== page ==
Last Year In Antananarivo
4 Oct 2016 – 23 Dec 2016
- 26 Barrett Street
- W1U 1BG
- United Kingdom
- Bond Street
Tyburn Gallery are pleased to present an exhibition of new work by Joël Andrianomearisoa.
Andrianomearisoa was born in Madagascar and lives and works between Antananarivo (Madagascar), Paris (France), and Magnat-l’Etrange (France). The artist, originally qualified as an architect, retains a strong interest in design and architecture, sculpture and performance and elements of these disciplines – tactility, structure, geometry and temporality – inform his work.
For Andrianomearisoa, paper and textiles are recurrent elements: he creates from these materials a polyphony as they are split, folded, creased and woven. From the start, black has been the cornerstone of his practice, though far from being monochromatic, black represents one and a myriad of colours: “It is not only a colour but also an attitude that does not exclude the rest. It aims towards the universal”.
The starting point of Last Year in Antananarivo is a series of photographs of a ball held by the French colonials in 1900 in Antananarivo which Andrianomearisoa found in FTM archives in Madagascar. This discovery set the artist on a journey, exploring the relationship between memory, pain and identity. In the images the Malagasy are dressed by the French in elaborate costumes to reflect the colonialists’ idea of a ‘civilised’ people. Andrianomearisoa plays on the inherent duality – the colonized and the colonizer, the past versus the present, pain and pleasure, the subjectivity of identity and the notion of ‘civilisation’. This is the first time Andrianomearisoa reflects directly on his Madagascan heritage.
At the same time, the title of the exhibition, inspired by the French film Last Year in Marienbad by Alain Resnais, arises from the artist’s life and work in Paris. The aesthetic of the film, the timelessness and absence of any sense of temporality, inspires Andrianomearisoa. There is no real story, no definitive end and no answer to the questions posed. Instead the questions simply raise a further enquiry – leading to an ongoing dialogue about memory and meaning.
This echoes Andrianomearisoa’s approach – the images which inspired the exhibition are poignant, haunting, invoking a sense of loss and moral outrage, yet the artist refuses to draw any conclusion or offer us any solution. Instead he distorts the images by cutting them into segments, inviting observers to reach their own conclusions and create their own stories. The idea of dialogue is fundamental – there are overlapping yet segmented memories, no moral certainty, no definitive truth – instead Andrianomearisoa explores the duality of meaning and insists on the primacy of emotion. Andrianomearisoa juxtaposes the ball of 1900 with an event in 1960 to question: Is love an impossible dream? It is possible for human beings to be truly united?
Last Year in Antananarivo represents a new departure for Andrianomearisoa in that he explores colour for the first time; works on canvas made from found black fabric and Saris from Jodhpur in which the textiles are transformed to have an architectural density that recalls the thick brush stokes of an oil painting. These paintings introduce a dichotomy: What is black? What is colour? What is dark? What is light? The different hues overlap, blend and contrast, creating a fluid enquiry into the notions of fantasy and reality, emotion and truth; the varied textures and colours invoking a multitude of meanings and emotions.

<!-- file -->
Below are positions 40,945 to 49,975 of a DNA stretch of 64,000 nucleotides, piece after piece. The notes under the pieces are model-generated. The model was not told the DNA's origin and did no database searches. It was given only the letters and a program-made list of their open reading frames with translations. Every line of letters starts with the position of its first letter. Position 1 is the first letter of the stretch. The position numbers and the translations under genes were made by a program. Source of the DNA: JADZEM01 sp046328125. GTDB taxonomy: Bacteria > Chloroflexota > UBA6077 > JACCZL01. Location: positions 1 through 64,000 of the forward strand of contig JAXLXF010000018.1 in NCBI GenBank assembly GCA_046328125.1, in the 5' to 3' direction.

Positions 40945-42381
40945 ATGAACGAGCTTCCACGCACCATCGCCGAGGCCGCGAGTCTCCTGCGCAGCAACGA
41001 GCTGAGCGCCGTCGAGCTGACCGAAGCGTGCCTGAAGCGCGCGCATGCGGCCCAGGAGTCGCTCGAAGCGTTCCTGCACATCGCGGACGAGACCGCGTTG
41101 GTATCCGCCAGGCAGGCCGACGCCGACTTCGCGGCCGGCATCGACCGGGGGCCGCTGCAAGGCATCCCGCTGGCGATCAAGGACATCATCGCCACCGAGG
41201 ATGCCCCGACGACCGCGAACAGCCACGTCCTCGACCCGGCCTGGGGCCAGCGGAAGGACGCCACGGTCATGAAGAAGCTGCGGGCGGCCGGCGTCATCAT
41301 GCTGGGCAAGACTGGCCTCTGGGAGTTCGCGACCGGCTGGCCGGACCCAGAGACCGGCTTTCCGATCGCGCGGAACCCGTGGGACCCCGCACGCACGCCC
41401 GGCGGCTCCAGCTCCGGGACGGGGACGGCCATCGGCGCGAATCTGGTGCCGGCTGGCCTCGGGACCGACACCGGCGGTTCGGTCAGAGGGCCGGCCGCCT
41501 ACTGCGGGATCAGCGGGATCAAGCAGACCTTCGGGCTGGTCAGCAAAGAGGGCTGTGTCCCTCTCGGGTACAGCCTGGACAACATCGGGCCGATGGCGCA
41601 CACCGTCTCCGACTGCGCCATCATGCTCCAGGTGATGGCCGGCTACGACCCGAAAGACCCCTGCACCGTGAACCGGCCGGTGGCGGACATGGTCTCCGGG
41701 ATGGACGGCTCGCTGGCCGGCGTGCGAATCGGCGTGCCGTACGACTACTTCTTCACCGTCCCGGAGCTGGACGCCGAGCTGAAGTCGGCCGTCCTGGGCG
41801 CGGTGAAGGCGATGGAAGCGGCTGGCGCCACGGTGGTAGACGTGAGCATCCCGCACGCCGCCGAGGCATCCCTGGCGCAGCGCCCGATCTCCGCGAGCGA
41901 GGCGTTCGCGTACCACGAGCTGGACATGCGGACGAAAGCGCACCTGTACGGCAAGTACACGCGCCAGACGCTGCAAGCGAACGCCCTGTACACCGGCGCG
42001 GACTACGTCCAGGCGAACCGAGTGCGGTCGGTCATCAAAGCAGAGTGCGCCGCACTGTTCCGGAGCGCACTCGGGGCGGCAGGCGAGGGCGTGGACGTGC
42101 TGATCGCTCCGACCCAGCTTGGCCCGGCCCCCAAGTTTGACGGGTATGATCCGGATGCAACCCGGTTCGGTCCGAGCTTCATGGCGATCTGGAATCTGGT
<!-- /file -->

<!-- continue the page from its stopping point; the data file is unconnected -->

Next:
Alongside the paintings and fragmented images, there are close to a 100 paper objects, not reproductions, but shaped from the memory of the objects they depict. The objects arise from imprints of articles commonly found at balls, rendered in black paper to assume ghostlike forms; burnt memories steeped in a deep melancholy.
The catalogue of Last Year in Antananarivo, a series of postcards, creates another window on the exhibition - that of a never ending project in which the artist invited friends to respond to the photographs which inspired the exhibition. For Andrianomearisoa each element has the power to invoke a thousand narratives and interpretations.
Joël Andrianomearisoa was born in 1977 and originally studied at the Institut Métiers Arts Plastiques in Antananarivo. He obtained a diploma degree in architecture from École Spéciale d’Architecture, Paris, France in 2003.
Andrianomearisoa presented a solo project, La Maison Sentimentale, at Dak’Art Biennale 2016 in Senegal, as well as showing work as part of the special project Tu M’Aimes at Rencontres de Bamako 2015. His work has been shown at the Smithsonian Institute, Washington DC, USA (2015), the Grand Palais, Paris, France (2013), and the Centre Culturel Albert Camus in Antananarivo (2008), as well as at biennales all over the world. His work work has been showcased in solo exhibitions in Paris, Berlin, Brussels, Madrid, London, Johannesburg and Istanbul.
In 2016 Andrianomearisoa received the Audemars Piguet Prize at ARCOmadrid, for which he published the artist’s book The Labyrinth of Passions. His other solo publications include: Sentimental Products - Joël Andrianomearisoa (Revue Noire & Vendôme Luxury, 2014); Sentimental: Joël Andrianomearisoa (Revue Noire, 2012); and Une première: Jöel Andrianomerisoa, produced in a limited edition of 2000 copies (Revue Noire, 2001).